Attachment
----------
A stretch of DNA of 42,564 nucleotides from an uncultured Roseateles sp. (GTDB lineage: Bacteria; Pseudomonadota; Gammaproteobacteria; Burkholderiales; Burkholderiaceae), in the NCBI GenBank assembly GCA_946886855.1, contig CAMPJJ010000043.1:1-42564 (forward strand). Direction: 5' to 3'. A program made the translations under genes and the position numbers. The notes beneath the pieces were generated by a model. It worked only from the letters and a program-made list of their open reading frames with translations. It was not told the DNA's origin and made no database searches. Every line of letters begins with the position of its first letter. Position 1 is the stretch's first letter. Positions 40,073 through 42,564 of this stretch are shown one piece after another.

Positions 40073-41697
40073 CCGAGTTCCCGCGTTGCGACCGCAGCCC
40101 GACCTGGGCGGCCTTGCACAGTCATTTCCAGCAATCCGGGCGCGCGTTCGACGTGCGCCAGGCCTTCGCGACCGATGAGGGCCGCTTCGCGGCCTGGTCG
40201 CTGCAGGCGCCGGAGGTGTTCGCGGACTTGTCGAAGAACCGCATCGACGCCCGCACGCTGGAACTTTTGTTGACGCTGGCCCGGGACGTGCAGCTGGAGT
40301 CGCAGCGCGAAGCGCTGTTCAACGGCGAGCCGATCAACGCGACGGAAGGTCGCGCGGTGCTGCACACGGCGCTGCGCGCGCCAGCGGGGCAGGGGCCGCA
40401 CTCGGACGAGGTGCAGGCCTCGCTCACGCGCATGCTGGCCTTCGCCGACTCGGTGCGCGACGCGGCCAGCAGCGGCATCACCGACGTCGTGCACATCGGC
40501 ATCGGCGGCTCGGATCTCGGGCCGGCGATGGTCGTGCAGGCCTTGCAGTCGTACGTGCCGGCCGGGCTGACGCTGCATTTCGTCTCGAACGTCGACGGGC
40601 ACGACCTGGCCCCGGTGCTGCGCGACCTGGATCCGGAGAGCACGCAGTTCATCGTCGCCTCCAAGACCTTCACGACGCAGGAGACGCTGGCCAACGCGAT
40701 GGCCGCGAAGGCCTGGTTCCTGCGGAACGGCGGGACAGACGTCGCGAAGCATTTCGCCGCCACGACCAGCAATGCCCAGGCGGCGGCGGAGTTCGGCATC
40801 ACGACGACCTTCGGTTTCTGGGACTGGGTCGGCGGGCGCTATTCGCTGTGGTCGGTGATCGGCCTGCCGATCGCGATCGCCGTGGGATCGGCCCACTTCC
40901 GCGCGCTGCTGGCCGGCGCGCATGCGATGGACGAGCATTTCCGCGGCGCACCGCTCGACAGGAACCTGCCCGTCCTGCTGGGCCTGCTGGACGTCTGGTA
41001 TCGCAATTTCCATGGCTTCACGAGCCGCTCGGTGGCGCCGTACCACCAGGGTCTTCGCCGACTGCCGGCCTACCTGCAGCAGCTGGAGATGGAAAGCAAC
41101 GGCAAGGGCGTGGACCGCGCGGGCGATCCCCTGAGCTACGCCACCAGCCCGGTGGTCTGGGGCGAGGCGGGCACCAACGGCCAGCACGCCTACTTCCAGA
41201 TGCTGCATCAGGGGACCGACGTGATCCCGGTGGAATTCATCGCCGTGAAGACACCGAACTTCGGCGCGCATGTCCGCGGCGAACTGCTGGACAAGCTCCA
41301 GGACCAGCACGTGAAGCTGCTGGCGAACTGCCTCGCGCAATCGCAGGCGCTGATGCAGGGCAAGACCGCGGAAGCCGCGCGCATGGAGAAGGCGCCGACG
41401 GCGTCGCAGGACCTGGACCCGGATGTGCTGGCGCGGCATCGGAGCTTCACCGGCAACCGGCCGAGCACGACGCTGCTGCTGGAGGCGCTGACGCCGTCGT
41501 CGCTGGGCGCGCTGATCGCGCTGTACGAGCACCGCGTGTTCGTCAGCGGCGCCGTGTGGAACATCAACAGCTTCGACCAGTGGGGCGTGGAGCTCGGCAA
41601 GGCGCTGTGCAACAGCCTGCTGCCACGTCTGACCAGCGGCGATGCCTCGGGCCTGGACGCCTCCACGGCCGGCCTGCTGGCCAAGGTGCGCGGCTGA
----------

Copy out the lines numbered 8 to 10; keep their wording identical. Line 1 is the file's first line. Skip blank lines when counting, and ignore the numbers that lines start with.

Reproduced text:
40501 ATCGGCGGCTCGGATCTCGGGCCGGCGATGGTCGTGCAGGCCTTGCAGTCGTACGTGCCGGCCGGGCTGACGCTGCATTTCGTCTCGAACGTCGACGGGC
40601 ACGACCTGGCCCCGGTGCTGCGCGACCTGGATCCGGAGAGCACGCAGTTCATCGTCGCCTCCAAGACCTTCACGACGCAGGAGACGCTGGCCAACGCGAT
40701 GGCCGCGAAGGCCTGGTTCCTGCGGAACGGCGGGACAGACGTCGCGAAGCATTTCGCCGCCACGACCAGCAATGCCCAGGCGGCGGCGGAGTTCGGCATC